There was a peacock and several peahens on the trail, and numerous birds were perched on bushes or flapped nearby catching bugs. Some larger waterbirds were in the river, and some people were down in the river doing their laundry.

As I ran along the river I began to get familiar with a few spots along the way. There was the house with the mean dog, the house with the yappy little dog, the church, the little temple on the rock, the larger temple, and even a snack stand. I decided to do the extra 4k along the river on my first out-and-back, figuring I'd be less interested in such nonsense later on. Soon, I was back on the main road dodging traffic and headed towards the college. 12k done, I fueled up, refilled my water, and headed back out. I had kept a solid 6:30/k pace for the first 12k.

Now traffic was really starting to get bad and I found myself slowing considerably as I dodged people and vehicles. Once I had to stop completely to avoid running into a bicycle, who didn't expect to see a runner on the road! Finally I made it back to the levee and my familiar route. This time a group of women was sitting near the snack stand and giggled as I ran by. Some boys were playing by the big temple and also gave me a grin. I even noticed a couple of different men who looked like they, like me, were out on the levee for fitness (though they were walking rather than running). Again I made it to the turnaround and headed back home, but my pace was now a little slower as the day heated up and the traffic became more difficult to dodge. As I ran through the gate of the college, the security guard asked if I was finished. "Nope, I've got one more!" I said. 20k was done, and I refilled one last time before heading back out.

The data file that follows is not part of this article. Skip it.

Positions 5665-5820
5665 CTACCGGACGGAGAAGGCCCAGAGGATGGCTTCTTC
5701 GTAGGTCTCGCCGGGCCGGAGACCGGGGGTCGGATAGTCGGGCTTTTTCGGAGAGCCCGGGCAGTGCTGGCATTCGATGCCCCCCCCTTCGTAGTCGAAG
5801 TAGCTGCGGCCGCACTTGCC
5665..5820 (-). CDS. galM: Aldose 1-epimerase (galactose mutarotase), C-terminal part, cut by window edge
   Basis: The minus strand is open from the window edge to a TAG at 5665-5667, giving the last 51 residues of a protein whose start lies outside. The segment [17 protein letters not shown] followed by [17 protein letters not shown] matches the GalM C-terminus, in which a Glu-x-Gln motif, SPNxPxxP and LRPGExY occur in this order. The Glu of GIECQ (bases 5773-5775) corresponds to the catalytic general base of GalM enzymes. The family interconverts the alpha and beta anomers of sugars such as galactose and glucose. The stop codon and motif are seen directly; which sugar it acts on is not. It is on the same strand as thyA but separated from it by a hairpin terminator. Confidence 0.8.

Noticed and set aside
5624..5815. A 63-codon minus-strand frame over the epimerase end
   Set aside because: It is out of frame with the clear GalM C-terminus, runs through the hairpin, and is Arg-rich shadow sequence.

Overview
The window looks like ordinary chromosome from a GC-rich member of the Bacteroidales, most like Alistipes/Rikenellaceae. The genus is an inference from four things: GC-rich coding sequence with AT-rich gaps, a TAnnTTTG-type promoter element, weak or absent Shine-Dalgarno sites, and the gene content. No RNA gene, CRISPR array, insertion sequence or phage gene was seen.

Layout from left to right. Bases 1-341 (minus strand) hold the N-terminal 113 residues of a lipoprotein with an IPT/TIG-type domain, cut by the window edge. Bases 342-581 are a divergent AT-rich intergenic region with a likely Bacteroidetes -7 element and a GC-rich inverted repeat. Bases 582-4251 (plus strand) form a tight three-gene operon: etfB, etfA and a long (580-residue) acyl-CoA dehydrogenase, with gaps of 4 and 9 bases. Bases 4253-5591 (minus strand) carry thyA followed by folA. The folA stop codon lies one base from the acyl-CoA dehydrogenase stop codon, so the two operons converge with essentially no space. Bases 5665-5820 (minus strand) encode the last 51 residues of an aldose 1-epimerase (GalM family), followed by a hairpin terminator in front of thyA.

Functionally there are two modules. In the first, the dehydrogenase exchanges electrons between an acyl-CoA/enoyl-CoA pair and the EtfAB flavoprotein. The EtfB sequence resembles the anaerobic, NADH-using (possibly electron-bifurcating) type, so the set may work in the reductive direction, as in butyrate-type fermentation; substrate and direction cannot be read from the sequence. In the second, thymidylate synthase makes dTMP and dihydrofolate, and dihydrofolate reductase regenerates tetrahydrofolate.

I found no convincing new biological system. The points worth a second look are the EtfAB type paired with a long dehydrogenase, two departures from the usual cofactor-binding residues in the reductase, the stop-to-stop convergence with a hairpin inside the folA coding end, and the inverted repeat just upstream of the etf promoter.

Traffic was even worse this time as folks were crowded around market stalls or at bus stops, but again I made it to the levee without incident. The same group of women was at the snack stand and one of them shouted at me with a smile: "How are you doing? Are you fine?"

"Doing great!" I replied. Actually I was getting worn out. It's been a long time since I have done this kind of distance on a run. I did do one trail run that was longer a few months ago, but that involved just as much hiking as running. The turnaround couldn't come soon enough. Most people seemed to either ignore me or give me a stare that seemed to say "we don't see much of your kind around here," but others were friendlier. One man said "You've run here two times, right?" "Actually, three!" I replied. But my pace was definitely slowing, and it was a struggle to even run 7:00/k, slower than an 11-minute mile!

Finally I was back on the yet-busier main road, less than 2k from home. I was going slower still, but still running unless I had to walk to avoid running into someone or something. I stumbled through the college gate and ran towards the Guest House, just in time to see Greta and her students walking to class. "Go Dave!" they all cheered. Another 100 meters and I was done; my longest steady run since my injury last February.

It was too late for breakfast, so I ate leftover cake from last night's birthday party for one of our students. I'd have to say, it's not a bad recovery meal!

My average pace for the was a plodding 10:55 per mile, or 6:46/k. Hopefully I can be a little faster than that during my actual marathon. It should be considerably cooler, perhaps 70 degrees, so maybe I'll be able to pull out a 6:00/k pace for the race. That would be about a 4:13 marathon...not one of my best efforts, but still in the realm of respectable. Details of today's run are below.

1 comment:

  1. What a fascinating experience you're having in India, Dave! Be safe!!